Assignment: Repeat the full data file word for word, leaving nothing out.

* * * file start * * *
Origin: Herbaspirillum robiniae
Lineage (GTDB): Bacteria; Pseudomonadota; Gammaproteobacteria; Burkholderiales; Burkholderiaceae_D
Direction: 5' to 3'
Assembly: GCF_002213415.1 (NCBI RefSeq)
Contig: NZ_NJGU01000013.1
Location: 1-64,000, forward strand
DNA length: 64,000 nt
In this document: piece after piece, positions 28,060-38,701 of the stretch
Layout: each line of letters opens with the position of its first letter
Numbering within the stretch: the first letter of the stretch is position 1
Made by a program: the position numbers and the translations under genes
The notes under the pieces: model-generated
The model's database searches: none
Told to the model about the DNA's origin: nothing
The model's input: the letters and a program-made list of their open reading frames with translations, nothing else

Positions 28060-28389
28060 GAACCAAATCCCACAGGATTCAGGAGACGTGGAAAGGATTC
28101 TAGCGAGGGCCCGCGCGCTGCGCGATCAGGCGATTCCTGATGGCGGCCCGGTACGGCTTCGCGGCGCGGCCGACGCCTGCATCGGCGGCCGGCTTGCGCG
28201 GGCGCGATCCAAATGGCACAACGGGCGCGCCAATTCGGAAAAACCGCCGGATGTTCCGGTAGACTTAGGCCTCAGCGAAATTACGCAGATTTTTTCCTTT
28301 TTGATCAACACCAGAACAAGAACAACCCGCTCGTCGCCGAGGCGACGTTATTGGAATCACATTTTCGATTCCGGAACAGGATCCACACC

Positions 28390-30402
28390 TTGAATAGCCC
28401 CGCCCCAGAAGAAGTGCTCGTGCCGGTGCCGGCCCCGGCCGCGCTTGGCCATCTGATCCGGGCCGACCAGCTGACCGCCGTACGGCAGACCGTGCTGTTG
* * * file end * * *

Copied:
Origin: Herbaspirillum robiniae
Lineage (GTDB): Bacteria; Pseudomonadota; Gammaproteobacteria; Burkholderiales; Burkholderiaceae_D
Direction: 5' to 3'
Assembly: GCF_002213415.1 (NCBI RefSeq)
Contig: NZ_NJGU01000013.1
Location: 1-64,000, forward strand
DNA length: 64,000 nt
In this document: piece after piece, positions 28,060-38,701 of the stretch
Layout: each line of letters opens with the position of its first letter
Numbering within the stretch: the first letter of the stretch is position 1
Made by a program: the position numbers and the translations under genes
The notes under the pieces: model-generated
The model's database searches: none
Told to the model about the DNA's origin: nothing
The model's input: the letters and a program-made list of their open reading frames with translations, nothing else

Positions 28060-28389
28060 GAACCAAATCCCACAGGATTCAGGAGACGTGGAAAGGATTC
28101 TAGCGAGGGCCCGCGCGCTGCGCGATCAGGCGATTCCTGATGGCGGCCCGGTACGGCTTCGCGGCGCGGCCGACGCCTGCATCGGCGGCCGGCTTGCGCG
28201 GGCGCGATCCAAATGGCACAACGGGCGCGCCAATTCGGAAAAACCGCCGGATGTTCCGGTAGACTTAGGCCTCAGCGAAATTACGCAGATTTTTTCCTTT
28301 TTGATCAACACCAGAACAAGAACAACCCGCTCGTCGCCGAGGCGACGTTATTGGAATCACATTTTCGATTCCGGAACAGGATCCACACC

Positions 28390-30402
28390 TTGAATAGCCC
28401 CGCCCCAGAAGAAGTGCTCGTGCCGGTGCCGGCCCCGGCCGCGCTTGGCCATCTGATCCGGGCCGACCAGCTGACCGCCGTACGGCAGACCGTGCTGTTG